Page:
Ellam is desperate for Town to emulate class of '70

ROY ELLAM, the only ever-present during Huddersfield Town's last two seasons in the top flight, will not be at Wembley on Monday.

Roy Ellam (Picture: Tony Johnson).
Roy Ellam (Picture: Tony Johnson).

Instead, as his extended family head south for what is the Terriers’ biggest game since the 1938 FA Cup final, the 74-year-old is content to stay at home and cheer his old club on via the TV.

“I am at the age where I want to have the best view,” he told The Yorkshire Post. “All my family are going, grandkids included. But I’ve been to Wembley before so will watch it at home with my wife.”

This indifference towards being at the Championship play-off final should not be misinterpreted as disinterest. Far from it.

Ellam, also an ever-present in the last Town side to be promoted to the top division in 1970, is a regular at the John Smith’s Stadium and desperate to see his old club go up.

“Just being in the final is incredible,” added the former defender. “There is so much money in football these days, even in the Championship where there are some big, big clubs.

“Little old Huddersfield Town didn’t seem to have a look in when it came to promotion but here they are, potentially just 90 minutes away from going up. I can’t wait for Monday to come round.”

Huddersfield knocking on the door of the Premier League will undoubtedly stir memories of the last time the club had a seat at the top table of English football.

The Terriers, managed by Ian Greaves, spent two years in the old First Division scrapping it out with Liverpool, Leeds United et al. A 15th place finish in that first season represented a solid return after 14 years away, a 2-1 victory over eventual double-winners Arsenal and a brief spell at the summit proving the big highlights.

With Ellam and Trevor Cherry forming a rock-solid defensive partnership in front of David Lawson, signed midway through the campaign, and Frank Worthington proving a hit on his bow at the top level, hopes were high of Town pushing on.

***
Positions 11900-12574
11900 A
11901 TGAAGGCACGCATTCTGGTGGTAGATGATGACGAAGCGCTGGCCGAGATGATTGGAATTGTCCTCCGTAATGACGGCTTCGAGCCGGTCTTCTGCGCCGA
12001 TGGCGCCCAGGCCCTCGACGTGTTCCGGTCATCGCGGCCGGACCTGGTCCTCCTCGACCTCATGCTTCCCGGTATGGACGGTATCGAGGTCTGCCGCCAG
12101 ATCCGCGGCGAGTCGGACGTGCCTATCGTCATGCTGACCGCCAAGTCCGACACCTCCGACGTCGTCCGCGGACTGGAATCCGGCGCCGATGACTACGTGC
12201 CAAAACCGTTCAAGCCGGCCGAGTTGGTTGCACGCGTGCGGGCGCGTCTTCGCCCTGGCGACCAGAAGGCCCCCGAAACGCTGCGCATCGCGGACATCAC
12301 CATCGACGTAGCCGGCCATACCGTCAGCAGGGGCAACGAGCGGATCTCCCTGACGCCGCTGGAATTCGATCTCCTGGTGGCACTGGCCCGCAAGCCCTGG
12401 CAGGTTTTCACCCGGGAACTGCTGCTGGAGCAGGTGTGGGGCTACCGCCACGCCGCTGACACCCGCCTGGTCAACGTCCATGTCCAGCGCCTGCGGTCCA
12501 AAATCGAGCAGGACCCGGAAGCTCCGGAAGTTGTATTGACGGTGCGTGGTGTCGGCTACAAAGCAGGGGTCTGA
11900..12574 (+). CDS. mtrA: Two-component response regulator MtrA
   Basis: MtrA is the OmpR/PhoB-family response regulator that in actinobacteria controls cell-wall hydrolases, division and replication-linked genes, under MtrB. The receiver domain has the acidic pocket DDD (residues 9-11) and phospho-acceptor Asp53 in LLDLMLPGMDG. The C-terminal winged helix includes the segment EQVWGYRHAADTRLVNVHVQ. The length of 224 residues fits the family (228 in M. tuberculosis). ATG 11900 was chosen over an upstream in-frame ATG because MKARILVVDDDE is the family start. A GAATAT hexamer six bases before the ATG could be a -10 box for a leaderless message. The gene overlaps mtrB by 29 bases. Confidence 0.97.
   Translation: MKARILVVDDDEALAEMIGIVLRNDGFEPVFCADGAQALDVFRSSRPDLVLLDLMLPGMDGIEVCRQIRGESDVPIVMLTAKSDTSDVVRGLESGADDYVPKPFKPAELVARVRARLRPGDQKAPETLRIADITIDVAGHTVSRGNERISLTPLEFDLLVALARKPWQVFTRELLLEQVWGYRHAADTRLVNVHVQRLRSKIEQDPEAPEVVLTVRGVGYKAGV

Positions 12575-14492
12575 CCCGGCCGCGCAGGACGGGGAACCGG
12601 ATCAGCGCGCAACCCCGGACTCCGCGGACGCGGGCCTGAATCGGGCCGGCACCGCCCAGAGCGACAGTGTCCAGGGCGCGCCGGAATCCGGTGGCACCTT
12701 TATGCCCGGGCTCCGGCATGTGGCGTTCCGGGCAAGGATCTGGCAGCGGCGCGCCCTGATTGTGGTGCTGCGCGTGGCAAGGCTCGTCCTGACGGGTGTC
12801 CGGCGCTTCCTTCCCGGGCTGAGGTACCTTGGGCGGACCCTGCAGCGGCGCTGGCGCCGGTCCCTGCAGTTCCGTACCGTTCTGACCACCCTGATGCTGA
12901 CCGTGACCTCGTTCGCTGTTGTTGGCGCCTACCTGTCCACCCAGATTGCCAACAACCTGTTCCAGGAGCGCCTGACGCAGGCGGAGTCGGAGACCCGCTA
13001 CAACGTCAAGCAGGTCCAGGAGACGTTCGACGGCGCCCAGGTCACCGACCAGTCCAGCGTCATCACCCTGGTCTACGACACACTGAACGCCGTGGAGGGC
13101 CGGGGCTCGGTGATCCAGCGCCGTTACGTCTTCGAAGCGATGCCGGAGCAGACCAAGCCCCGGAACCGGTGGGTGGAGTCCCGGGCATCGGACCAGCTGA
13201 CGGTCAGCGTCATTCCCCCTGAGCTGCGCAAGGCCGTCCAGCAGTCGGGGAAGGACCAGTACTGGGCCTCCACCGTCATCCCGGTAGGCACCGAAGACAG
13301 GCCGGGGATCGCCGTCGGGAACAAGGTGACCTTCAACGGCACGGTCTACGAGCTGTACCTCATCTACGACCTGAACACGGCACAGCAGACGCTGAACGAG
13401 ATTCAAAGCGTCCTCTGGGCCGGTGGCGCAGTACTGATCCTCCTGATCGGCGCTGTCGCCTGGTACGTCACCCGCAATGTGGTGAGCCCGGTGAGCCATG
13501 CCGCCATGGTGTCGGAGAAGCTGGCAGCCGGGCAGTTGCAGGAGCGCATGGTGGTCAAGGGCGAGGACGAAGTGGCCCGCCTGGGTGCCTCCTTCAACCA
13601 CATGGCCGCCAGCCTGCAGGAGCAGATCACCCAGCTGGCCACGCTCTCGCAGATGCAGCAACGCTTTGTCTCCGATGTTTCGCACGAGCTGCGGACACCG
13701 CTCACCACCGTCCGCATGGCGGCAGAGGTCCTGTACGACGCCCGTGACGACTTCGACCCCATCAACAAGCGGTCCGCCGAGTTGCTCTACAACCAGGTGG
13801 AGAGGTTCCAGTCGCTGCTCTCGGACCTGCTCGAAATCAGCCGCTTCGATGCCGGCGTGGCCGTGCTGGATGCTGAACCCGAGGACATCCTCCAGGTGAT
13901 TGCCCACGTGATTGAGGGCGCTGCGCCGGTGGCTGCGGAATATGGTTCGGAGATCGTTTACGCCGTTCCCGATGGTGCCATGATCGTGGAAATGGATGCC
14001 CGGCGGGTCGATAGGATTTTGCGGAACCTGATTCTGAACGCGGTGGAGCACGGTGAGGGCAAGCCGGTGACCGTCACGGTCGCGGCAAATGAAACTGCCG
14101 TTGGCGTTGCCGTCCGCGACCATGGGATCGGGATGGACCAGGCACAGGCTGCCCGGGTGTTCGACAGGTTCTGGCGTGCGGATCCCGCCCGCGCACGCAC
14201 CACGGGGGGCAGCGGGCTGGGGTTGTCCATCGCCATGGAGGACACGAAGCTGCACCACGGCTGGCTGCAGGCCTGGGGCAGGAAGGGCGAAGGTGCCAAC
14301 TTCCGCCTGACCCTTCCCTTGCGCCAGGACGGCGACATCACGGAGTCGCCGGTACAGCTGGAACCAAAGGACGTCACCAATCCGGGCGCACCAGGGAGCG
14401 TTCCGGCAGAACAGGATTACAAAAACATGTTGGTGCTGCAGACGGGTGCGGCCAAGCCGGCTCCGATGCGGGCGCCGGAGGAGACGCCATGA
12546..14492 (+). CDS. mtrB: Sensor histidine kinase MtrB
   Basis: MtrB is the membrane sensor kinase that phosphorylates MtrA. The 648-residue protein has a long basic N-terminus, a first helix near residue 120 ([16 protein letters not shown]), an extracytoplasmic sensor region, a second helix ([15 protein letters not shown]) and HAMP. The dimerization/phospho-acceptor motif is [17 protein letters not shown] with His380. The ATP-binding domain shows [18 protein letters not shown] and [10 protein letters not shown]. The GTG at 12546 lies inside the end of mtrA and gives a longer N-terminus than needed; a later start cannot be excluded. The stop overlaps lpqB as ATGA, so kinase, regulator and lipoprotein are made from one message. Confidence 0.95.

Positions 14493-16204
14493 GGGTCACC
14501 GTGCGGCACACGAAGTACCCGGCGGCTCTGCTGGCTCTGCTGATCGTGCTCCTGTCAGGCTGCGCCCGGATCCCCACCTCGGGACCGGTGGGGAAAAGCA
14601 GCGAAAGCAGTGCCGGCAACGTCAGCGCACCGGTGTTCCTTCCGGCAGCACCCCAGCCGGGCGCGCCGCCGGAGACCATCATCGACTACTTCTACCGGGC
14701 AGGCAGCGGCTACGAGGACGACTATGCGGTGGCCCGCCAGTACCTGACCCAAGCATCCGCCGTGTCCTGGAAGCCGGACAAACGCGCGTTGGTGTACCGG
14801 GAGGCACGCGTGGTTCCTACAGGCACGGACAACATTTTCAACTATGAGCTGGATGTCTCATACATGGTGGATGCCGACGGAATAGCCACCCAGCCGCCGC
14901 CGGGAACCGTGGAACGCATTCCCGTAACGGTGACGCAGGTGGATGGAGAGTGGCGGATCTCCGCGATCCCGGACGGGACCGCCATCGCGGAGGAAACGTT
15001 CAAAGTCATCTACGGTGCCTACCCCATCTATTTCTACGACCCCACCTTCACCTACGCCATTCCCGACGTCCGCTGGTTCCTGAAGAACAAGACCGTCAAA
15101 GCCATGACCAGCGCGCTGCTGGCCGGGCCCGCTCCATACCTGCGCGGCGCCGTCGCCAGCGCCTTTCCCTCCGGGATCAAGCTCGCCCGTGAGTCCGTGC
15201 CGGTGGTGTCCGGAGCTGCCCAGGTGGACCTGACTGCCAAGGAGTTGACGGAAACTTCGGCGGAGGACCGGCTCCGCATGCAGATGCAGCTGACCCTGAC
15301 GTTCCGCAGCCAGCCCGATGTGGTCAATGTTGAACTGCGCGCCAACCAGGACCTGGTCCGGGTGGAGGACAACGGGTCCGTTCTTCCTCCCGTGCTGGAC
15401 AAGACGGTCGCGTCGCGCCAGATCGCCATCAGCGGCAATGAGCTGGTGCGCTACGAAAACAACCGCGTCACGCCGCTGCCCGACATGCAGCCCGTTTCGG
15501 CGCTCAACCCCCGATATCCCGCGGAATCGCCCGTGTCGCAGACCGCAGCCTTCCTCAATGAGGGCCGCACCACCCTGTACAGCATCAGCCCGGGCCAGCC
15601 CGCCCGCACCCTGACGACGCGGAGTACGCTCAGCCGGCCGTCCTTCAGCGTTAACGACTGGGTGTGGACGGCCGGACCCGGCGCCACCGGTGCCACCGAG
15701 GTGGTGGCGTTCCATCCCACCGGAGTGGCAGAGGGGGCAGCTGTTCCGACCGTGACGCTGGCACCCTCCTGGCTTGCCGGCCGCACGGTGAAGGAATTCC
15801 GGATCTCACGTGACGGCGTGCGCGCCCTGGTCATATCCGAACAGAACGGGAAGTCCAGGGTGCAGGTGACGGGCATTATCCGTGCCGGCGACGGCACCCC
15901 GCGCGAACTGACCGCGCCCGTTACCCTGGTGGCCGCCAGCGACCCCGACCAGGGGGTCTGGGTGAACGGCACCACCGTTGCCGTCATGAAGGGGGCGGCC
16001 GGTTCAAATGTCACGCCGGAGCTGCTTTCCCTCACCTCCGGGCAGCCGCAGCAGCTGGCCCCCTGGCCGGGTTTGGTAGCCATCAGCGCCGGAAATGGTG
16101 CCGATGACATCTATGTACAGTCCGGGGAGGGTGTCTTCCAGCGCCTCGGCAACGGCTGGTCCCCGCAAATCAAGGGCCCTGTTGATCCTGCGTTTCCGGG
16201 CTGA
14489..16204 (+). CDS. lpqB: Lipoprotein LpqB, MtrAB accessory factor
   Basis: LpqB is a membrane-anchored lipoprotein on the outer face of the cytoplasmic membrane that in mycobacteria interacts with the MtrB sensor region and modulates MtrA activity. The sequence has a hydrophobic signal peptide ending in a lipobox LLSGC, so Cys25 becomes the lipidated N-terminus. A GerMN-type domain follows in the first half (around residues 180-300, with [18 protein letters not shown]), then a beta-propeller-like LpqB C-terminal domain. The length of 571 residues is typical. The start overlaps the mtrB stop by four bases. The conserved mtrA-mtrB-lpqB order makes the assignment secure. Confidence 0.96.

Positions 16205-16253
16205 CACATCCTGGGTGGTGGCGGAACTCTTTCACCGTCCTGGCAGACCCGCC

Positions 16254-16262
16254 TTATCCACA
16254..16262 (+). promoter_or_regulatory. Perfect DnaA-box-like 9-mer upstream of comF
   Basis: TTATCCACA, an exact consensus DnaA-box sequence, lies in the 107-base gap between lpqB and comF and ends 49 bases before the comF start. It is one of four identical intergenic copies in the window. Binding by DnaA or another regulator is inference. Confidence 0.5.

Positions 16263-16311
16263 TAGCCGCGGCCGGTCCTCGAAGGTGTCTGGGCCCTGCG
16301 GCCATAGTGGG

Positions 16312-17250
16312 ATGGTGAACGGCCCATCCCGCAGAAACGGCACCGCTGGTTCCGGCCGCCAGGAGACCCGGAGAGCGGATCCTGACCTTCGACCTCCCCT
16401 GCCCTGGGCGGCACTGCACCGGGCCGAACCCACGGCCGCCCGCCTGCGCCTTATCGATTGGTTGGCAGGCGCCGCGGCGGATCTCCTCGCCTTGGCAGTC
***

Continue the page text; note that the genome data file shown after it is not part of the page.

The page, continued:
The reality, however, could not have been more different. Huddersfield endured a desperate 1971-72, and just six victories – the last coming in November – meant an end to their time in the top flight and the club has not been back since.

“It was an awful season and we lost so many times,” recalls Ellam, who moved to Leeds United a couple of months after relegation had been confirmed with a home defeat to Wolverhampton Wanderers. “We held our own in that first year and things went well.

“Unfortunately, the club didn’t invest that summer. We needed someone to support Frank up front. After our first year, teams had worked out how to nullify Frank and we were unable to change.

“It was such a shame because we had worked so hard to get into the First Division. We only used 15 players (in 1969-70, when Town went up as champions). Nowadays, there are more people on a team-sheet every Saturday.

“Seven of us played every game. It wouldn’t happen today, of course. Football has changed. But that was a special time to be at Huddersfield Town, even the relegation season.

“We lost so many games that year but there were some big wins along the way – including the day we beat that great Don Revie’s Leeds side at home.

“I can’t remember what I had for breakfast this morning but I can remember that game vividly. Jack Charlton scored for Leeds, Jimmy Lawson scored for Town and then I got the winner from a corner. A great day.”

That victory over Revie’s United came amid a run of four wins from five games that stretched into the first week of October. Then, though, the season collapsed, the club’s only win in those final 31 games coming on November 27 against a Derby County side destined to be crowned champions. As a vivid illustration of Huddersfield’s struggles, Greaves’s side scored just six times in the New Year – and two of those were own goals.

Cherry, Ellam, Worthington and Lawson all departed that summer, and by 1975 the Terriers were in the old Fourth Division. It has been a long road back.

“David Wagner has done very, very well,” said Ellam, who returned to Leeds Road in 1974-75 before ending his career in America. “It hasn’t always been pretty to watch in terms of playing a lot of football in their own half but it has been a really enjoyable season.

“Huddersfield supporters have had to a wait a long, long time to be so close to getting into the Premier League. If I am honest, I didn’t think this would be possible. Not with all the money in football these days.”

A windfall of £200m awaits, of course, the winners at Wembley on Monday along with that precious place in the global phenomenon that is the Premier League.

“If Huddersfield can go up, we all know it will be tough in the Premier League,” added Ellam. “But the club has a very shrewd businessman in Dean Hoyle who will make sure things are run properly. He won’t waste the money.

“You only have to look at the facilities to see what a good club it is these days. Canalside (the club’s training ground) is fantastic, a really good set-up. When I was a player, we trained on either the car park at the ground or on the playing fields further down Leeds Road. And even then, there wasn’t a pitch as such, just a running track.

“Let’s hope this is Huddersfield Town’s moment. When we were relegated in 1972, I couldn’t have imagined the club would not have been back in the top division all these years later. It would be great to go back.”